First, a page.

The Dynamis cone of silence: the backstory

In Sunday's Insight section, our editorial board will weigh in on the controversial Dynamis Energy project — the proposal to convert trash from the Ada County landfill into electricity.

Rather than post a preview of the editorial, I thought it might be useful to set the stage and provide some backstory.

For more than a month, since Dynamis officials held an impromptu June 29 meeting with Statesman reporters and editors, I have been trying to arrange a meeting between company officials and the editorial board. (The June 29 meeting was held late on a Friday afternoon, and I was the only editorial board member who was able to attend on short notice.)

After some haggling, we had an appointment for the editorial board to meet Wednesday afternoon at Dynamis' Eagle offices. About 90 minutes before the meeting time, Dynamis postponed the meeting.

How come? Dynamis cited a protest to the project, which the Idaho Conservation League filed on Monday with the state Department of Environmental Quality. In this letter, ICL says it will protest a state air quality permit for the project, because the group believes the plant will violate state and federal air standards. ICL also requests a public hearing and a 90-day public comment period, if the state decides to issue Dynamis a draft permit.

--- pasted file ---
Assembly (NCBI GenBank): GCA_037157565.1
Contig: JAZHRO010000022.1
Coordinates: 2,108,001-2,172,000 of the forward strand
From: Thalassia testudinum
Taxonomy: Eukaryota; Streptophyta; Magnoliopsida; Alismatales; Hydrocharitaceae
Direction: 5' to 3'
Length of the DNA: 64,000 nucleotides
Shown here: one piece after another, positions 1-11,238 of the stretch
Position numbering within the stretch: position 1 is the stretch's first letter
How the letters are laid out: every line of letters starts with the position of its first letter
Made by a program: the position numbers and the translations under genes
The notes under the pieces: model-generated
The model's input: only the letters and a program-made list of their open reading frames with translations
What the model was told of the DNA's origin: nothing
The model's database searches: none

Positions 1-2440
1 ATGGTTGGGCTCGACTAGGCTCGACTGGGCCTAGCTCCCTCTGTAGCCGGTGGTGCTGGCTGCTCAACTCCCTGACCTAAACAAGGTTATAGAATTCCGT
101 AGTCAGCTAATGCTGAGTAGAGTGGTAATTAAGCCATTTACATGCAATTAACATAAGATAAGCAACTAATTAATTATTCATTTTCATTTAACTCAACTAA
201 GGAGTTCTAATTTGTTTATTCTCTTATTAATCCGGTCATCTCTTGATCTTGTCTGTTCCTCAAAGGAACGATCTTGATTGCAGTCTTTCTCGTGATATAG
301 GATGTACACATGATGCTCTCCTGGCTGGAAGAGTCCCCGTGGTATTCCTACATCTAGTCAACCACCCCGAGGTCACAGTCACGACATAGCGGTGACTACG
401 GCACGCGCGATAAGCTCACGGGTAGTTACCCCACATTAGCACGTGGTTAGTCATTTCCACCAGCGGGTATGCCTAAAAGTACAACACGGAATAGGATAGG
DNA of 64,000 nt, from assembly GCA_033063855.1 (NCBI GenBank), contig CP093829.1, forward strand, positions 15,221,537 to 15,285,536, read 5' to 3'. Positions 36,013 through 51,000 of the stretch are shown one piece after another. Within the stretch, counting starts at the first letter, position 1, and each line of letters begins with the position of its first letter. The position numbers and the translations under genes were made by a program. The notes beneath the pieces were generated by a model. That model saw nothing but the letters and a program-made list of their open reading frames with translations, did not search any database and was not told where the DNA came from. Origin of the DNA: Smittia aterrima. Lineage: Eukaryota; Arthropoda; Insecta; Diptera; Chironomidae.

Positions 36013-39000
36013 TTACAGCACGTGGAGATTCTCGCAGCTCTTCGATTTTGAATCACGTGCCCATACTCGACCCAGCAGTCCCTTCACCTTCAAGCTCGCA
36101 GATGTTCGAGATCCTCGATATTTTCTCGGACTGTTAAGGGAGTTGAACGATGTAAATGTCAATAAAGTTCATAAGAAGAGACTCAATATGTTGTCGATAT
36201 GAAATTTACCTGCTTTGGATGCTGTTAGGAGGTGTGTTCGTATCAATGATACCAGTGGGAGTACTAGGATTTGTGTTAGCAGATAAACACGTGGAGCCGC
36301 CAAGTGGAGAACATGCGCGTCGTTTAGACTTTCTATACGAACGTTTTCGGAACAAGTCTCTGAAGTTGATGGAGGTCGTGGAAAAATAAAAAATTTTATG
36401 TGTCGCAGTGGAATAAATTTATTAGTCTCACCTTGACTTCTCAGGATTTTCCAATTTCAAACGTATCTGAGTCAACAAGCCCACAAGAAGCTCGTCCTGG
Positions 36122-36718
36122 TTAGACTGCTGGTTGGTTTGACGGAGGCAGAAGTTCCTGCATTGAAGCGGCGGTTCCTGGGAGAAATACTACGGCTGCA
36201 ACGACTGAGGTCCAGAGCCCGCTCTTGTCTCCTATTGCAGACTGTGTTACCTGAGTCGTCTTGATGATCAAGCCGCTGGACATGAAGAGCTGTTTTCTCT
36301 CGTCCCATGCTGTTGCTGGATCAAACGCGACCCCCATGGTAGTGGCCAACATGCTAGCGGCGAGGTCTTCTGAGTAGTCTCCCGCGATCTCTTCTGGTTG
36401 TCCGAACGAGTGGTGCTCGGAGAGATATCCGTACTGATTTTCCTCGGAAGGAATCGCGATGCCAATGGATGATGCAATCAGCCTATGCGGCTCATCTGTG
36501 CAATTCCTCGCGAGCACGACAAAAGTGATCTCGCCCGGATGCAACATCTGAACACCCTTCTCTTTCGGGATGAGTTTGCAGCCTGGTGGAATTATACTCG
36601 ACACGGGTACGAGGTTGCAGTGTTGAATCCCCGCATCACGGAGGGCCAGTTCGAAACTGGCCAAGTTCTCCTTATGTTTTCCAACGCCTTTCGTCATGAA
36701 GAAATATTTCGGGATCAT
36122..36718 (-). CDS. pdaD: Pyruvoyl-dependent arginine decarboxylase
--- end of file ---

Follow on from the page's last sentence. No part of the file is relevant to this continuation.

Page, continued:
"Dynamis will not be hosting any media interviews until the administrative process related to the outstanding air quality permits is complete," Dynamis legal counsel Wade Thomas wrote.

To me, that timetable is very important, and disconcerting. The DEQ permit is the last key regulatory hurdle facing Dynamis. Holding a meeting after the end of the permitting process is, essentially, an academic exercise. I also fail to see any reason why Dynamis couldn't meet, the ICL's objections to the project notwithstanding.

On Thursday, I emailed Thomas a list of questions we had hoped to cover in our meeting. My reasoning is simple: If any or all of these questions have been addressed publicly, in meetings or in public documents, then there should be no reason why Dynamis can't answer them now. In an email Friday afternoon, Thomas said Dynamis' position on media inquiries "has not changed."